Mall restaurants are a risky proposition. Shoppers who go to
malls are generally looking for familiar places to shop, and when
they turn into diners, they are most comfortable at familiar
Thus, when they see a place called Hanley’s in West County
Center or St. Clair Square, it’s not going to ring the same bells
as Houlihan’s or Friday’s or some place in a food court.
But Hanley’s owner Jeff Constance — a veteran of the J. Buck’s
spaces he took over, and a chef with an impressive New York and
Chicago background — has made a calculated gamble that the name can
become familiar quickly.
And by actively leveraging Hanley’s local ownership and emphasis
on locally purchased ingredients, he’s hoping to shape a different
opinion of what a mall restaurant should be.
We visited the West County location twice and would recommend
that mall denizens give the place (and the one in Metro East) a
shot. We saw families with very young kids, office get-togethers
and dates. The most festive atmosphere we encountered involved
sports fans who erupted when a certain adjoining state’s team got
knocked out of the NCAA’s March Madness basketball tournament.
People are also reading…
The menu is basic but relatively long, starting with classic
bar-food appetizers. The only slight deviation was the inclusion of
chipotle flavoring to spice up a couple of the offerings, including
fried chipotle shrimp ($7.99). The portion of about two dozen
shrimp was generous; the presentation of ungarnished shrimp around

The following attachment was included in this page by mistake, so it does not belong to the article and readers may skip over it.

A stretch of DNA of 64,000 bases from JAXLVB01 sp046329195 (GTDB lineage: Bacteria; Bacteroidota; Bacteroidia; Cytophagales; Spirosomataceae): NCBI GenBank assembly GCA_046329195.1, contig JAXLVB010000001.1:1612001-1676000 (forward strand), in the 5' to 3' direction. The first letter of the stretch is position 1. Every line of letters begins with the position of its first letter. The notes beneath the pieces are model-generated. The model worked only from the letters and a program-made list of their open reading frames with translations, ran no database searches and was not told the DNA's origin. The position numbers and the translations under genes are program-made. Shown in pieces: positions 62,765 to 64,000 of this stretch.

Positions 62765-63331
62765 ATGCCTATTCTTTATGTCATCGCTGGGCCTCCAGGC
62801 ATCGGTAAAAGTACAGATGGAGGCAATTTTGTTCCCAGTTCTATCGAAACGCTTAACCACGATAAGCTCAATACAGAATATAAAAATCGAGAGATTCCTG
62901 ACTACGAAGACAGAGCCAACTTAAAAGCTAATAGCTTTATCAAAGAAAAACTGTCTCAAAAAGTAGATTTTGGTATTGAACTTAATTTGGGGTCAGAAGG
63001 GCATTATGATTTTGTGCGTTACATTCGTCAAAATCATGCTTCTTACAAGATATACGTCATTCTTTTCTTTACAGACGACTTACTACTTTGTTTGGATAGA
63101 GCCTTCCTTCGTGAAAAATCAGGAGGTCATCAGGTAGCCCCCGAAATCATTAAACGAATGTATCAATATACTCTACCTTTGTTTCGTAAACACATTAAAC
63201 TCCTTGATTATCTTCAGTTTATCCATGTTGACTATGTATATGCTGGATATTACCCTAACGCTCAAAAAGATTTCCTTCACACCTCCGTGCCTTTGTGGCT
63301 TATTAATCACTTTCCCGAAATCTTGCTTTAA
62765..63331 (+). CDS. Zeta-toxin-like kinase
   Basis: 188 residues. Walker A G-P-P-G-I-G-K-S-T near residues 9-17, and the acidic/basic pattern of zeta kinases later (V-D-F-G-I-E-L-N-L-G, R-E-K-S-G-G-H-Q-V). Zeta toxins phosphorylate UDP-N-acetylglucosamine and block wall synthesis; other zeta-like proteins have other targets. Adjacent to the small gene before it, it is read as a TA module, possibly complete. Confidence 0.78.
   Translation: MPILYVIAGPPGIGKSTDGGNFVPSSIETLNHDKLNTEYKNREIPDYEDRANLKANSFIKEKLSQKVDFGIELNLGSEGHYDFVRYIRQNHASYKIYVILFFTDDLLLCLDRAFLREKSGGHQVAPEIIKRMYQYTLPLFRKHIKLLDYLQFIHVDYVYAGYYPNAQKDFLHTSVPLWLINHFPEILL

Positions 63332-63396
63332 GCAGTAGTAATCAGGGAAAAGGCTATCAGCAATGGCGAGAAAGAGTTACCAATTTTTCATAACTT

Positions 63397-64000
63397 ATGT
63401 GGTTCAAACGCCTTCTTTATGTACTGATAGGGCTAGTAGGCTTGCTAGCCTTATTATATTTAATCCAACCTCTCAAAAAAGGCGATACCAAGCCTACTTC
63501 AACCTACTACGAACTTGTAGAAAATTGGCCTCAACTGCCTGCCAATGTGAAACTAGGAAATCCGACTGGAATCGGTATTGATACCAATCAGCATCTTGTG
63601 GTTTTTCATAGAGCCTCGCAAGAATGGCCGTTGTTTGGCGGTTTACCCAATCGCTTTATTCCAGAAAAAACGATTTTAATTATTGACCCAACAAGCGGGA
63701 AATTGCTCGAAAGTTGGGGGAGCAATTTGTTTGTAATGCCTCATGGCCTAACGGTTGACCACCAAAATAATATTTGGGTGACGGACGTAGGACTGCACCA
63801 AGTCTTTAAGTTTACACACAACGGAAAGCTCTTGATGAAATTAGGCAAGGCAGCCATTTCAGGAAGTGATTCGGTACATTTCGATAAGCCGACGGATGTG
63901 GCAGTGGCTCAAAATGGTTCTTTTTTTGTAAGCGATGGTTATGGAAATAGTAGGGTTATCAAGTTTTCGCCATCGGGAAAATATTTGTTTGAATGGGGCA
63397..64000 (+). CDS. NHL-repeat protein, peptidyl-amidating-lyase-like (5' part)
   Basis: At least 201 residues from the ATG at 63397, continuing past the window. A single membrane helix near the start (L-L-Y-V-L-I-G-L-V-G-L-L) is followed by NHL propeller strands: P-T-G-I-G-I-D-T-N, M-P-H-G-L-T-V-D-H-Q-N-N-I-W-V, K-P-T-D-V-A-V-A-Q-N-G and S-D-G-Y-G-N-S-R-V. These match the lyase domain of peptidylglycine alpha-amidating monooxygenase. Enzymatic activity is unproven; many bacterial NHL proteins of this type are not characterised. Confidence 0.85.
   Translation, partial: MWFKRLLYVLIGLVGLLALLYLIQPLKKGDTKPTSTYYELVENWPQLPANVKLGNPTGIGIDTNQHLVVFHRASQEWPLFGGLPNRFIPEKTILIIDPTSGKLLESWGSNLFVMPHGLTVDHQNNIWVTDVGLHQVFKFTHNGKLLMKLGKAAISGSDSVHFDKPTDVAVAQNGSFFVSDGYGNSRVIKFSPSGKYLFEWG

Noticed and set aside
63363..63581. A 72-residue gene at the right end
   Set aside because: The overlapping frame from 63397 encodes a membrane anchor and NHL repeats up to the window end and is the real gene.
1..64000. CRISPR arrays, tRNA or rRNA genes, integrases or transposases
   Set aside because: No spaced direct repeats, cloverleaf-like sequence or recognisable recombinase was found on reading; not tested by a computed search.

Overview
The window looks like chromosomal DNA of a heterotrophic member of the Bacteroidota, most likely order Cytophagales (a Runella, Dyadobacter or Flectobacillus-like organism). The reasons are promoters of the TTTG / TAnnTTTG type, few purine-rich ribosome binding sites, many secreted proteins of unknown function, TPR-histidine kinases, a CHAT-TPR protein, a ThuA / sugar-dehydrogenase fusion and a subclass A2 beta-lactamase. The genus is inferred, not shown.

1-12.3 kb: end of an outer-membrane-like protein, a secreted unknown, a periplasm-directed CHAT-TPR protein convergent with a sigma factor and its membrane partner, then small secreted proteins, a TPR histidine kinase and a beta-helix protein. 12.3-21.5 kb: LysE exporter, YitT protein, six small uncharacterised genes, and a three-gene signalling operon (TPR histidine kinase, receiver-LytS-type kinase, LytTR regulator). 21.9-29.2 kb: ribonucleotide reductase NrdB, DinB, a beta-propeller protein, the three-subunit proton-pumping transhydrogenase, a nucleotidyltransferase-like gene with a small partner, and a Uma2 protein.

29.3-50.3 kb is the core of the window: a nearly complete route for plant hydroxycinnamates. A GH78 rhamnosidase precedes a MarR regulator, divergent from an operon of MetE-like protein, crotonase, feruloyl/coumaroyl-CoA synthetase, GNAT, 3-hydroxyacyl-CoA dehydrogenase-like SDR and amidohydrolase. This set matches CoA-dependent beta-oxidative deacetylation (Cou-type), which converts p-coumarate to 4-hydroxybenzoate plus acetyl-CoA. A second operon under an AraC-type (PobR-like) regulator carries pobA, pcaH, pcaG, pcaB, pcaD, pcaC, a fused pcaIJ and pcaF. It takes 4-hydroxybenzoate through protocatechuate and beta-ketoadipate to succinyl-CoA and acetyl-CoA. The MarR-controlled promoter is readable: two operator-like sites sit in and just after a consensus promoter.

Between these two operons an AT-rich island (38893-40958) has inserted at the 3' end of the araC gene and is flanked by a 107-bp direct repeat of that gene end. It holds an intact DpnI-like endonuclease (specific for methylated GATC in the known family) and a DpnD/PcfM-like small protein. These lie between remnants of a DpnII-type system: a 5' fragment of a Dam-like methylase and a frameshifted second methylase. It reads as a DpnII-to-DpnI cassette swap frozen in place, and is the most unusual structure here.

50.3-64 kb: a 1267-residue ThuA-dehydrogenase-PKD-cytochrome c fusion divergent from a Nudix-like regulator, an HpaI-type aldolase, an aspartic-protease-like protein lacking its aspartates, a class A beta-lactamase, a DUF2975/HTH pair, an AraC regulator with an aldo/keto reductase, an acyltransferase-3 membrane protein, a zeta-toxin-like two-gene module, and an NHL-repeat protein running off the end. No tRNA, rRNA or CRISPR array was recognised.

a bowl of cheese dipping sauce was spartan. The chipotle added a
slight kick, but this was quite simple fried food.
On the other hand, prosciutto flatbread ($9.99) was a pleasant
surprise from both flavor and visual perspectives. An elongated
oval had still-crisp apples above the prosciutto and cheese,
providing an excellent balance of salty and sweet. We’d intended to
share it as an appetizer for two, but it easily could have
stretched to three.
Sausage and pepper pasta ($12.99) was punctuated with feta
cheese, adding sprinkles of white to a moderately sweet marinara
that was also contrasted by green lines of pesto.
House specialties were divided between steaks and chops on one
page and not-steaks-and-chops on another. Chili-roasted cod
($17.99) sounded unusual, although the peppers brought only a hint
of spice. That was probably a good thing, as much more would have
buried the cod flavor and interfered with bits of lobster in
“Famous” pork chops ($17.99) were nicely grilled and juicy,
served with a bit of a flourish with squeeze-bottled reduced
balsamic, making the base resemble a dessert plate.
We had a mixed reaction to a deep-fried brownie bite dessert
($5.99): I found the gooey interior appropriate, but my wife would
have preferred the batter to be firmer. Rice Krispie breading,
however, worked for both of us.
The beer list isn’t connoisseur level, but it has good depth for
this style of restaurant. It includes a house ale for $3 for a
20-ounce pour and bottles of Bell’s Two-Hearted Ale for $4.
Surprisingly, our service on a half-full weeknight was much more
indifferent than the frequent attention we received on a
near-capacity weekend — and on both nights, successive courses were
served before the prior ones were finished.
Sure, Fio’s La Fourchette started out its life as a mall
restaurant. Conversely, the Crazy Fish empire fell after a mall
expansion, a cautionary tale for local restaurateurs who would risk
the winds of traffic and rent in such a setting.
Constance seems to have read his audience very well, providing a
comfortable hangout for a diverse set of diners.
79 West County Center, Des Peres, 314-984-8900; 315 St. Clair
Square, Fairview Heights, 618-632-6500 • hanleysgt.com • Menu:
Steaks and chops; sandwiches and burgers; pasta, pizza and
flatbreads • Smoking: No • Kitchen hours: 11 a.m-10 p.m.
Monday-Saturday, 11 a.m.-8 p.m. Sunday